Way out of the closet

Culture | Do gays feel accepted enough to depict their dark interests on TV?

Issue: "Enron's collapse," Jan. 26, 2002

Where once broadcast television had just three channels, plus PBS, cable and satellites now offer scores, even hundreds of channels for every taste.

History buffs, animal lovers, sports addicts, and amateur gourmets have their own channels. Specialized channels cater to children, women, and golfers. In the works now, as part of the crusade to bring homosexuality into the mainstream of American life, is a channel for homosexuals.

It is likely to be a pay channel, so it would not be available to basic-cable subscribers; it is likely to be a digital service, so it would not replace an existing analog channel; and it is likely to carry "limited" advertising, according to one of the originators of the idea, who spoke with Knight Ridder TV writer Gail Shister. Unknown is how low the network brass is willing to go in depicting the gay culture's interests in homosexual pornography.

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TV Guide reports that MTV and Showtime, both owned by the media conglomerate Viacom (which also holds CBS, UPN, and Nickelodeon), are developing the gay channel, possibly to launch later this year (QuickTakes, Jan. 19). Other networks, such as HBO and USA Networks, and Cablevision, have also been studying such a venture. Canada already has a specialty channel for homosexuals, PrideVision.

But according to TV Guide columnist J. Max Robins, Viacom's initiative seems closer to fruition because MTV and Showtime already have experience hawking homosexuality. "Look at the success Showtime has with programming like Queer as Folk," said a Viacom insider quoted by Mr. Robins, referring to the soft-core homosexual soap opera on the premium movie channel. "And MTV has a long history of being out in front on gay issues and marketing to that community."

Parents might not be aware that MTV, a specialty channel ostensibly for teenagers, has been pushing homosexual themes on programs such as the reality show Real World, the dating game Singled Out, and the underaged sex show Undressed.

"Whoever does this could win big," said one industry analyst quoted by Mr. Robins. Another said, "It's about time somebody had gone after that audience with a network. It's an important segment of the audience that has traditionally been underserved. The money is certainly there to support it."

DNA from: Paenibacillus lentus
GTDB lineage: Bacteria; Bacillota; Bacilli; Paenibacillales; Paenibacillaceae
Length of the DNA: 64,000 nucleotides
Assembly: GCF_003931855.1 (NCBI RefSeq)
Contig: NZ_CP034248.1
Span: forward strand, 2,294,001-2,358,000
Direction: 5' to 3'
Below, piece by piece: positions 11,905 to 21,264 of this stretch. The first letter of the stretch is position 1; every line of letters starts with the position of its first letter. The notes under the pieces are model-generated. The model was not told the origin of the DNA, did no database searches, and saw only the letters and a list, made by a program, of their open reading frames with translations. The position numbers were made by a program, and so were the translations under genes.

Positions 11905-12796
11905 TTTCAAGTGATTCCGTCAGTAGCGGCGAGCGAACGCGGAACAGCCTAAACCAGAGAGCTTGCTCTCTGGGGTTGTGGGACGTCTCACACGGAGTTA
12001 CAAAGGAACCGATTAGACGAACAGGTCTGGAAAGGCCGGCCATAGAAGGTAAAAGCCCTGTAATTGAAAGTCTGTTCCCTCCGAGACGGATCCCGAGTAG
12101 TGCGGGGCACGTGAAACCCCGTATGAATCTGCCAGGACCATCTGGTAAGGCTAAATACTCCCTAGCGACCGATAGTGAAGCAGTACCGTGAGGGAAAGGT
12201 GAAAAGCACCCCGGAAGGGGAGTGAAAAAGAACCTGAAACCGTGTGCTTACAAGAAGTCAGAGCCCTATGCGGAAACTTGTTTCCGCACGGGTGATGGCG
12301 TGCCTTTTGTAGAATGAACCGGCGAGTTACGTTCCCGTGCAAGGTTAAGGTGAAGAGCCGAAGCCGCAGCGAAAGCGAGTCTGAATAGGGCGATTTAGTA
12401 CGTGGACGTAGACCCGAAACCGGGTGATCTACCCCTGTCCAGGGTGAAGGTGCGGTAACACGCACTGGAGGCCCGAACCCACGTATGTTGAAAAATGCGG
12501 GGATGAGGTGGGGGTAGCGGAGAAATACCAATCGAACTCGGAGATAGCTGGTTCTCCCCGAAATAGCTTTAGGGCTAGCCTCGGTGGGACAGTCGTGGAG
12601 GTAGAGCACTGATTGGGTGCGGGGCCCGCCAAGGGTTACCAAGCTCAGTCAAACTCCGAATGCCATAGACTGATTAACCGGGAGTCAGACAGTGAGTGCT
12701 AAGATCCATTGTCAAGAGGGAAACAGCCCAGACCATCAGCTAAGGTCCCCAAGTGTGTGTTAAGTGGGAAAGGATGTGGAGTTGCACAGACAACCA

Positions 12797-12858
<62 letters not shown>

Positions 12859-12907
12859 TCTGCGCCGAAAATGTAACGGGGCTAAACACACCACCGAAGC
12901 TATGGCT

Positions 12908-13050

This is based on estimates that 6 percent of the population is homosexual, around 15 million people, with a combined annual spending of $250 billion to $350 billion. The specific population figures may or may not be true, but the fact remains that homosexuals indeed have disposable income.

Advertisers are reportedly eager to sponsor gay programs. But depending upon whether mainstream advertisers support the channel, the programming would need to be toned down. Support from homosexual niche advertisers (who have nothing to lose in the mainstream market) would free the channel to be more sexually explicit. As one industry insider quoted by Mr. Robins delicately put it, "You wouldn't have the content issues that you're inevitably faced with if you go the ad-supported route."

The need to weigh such decisions reflects the conflict in strategy among homosexual activists. On one hand, the agenda has been to make homosexual behavior seem normal. We are just like you, they say to mainstream America. Same-sex "families" have the same family values that heterosexuals have. Homosexuals adopting children and calls for homosexual marriage-as well as the nonthreatening images of homosexual friends on TV sitcoms-advance the view that their lifestyle is innocent, wholesome, and socially positive.

But the gay lifestyle is different from that of mainstream Americans, driven by a desperate, obsessive promiscuity and destructive and self-destructive behavior. This is evident in Showtime's Queer as Folk.

Many homosexuals, having gained social approval for their sexual practices, are chafing against having to portray themselves in terms of uptight, bourgeois heterosexuals. They want to flaunt their promiscuity, their transvestism, their pederasty. They oppose the legal and moral restrictions that would come with homosexual marriage and are demanding their sexual freedom on their own terms.

So whether the gay channel consists largely of talk shows, Ellen re-runs, and innocuous-seeming "just like you" propaganda-or feature hard-core homosexual pornography-will be telling. Do homosexuals think they need to work more on being socially acceptable? Or do they feel accepted enough already so that they feel free to indulge publicly their darker interests?

Either way, they have come a long way. According to the pop-culture maxim, nothing really counts until it gets on TV.

Gene Edward Veith
Gene Edward Veith


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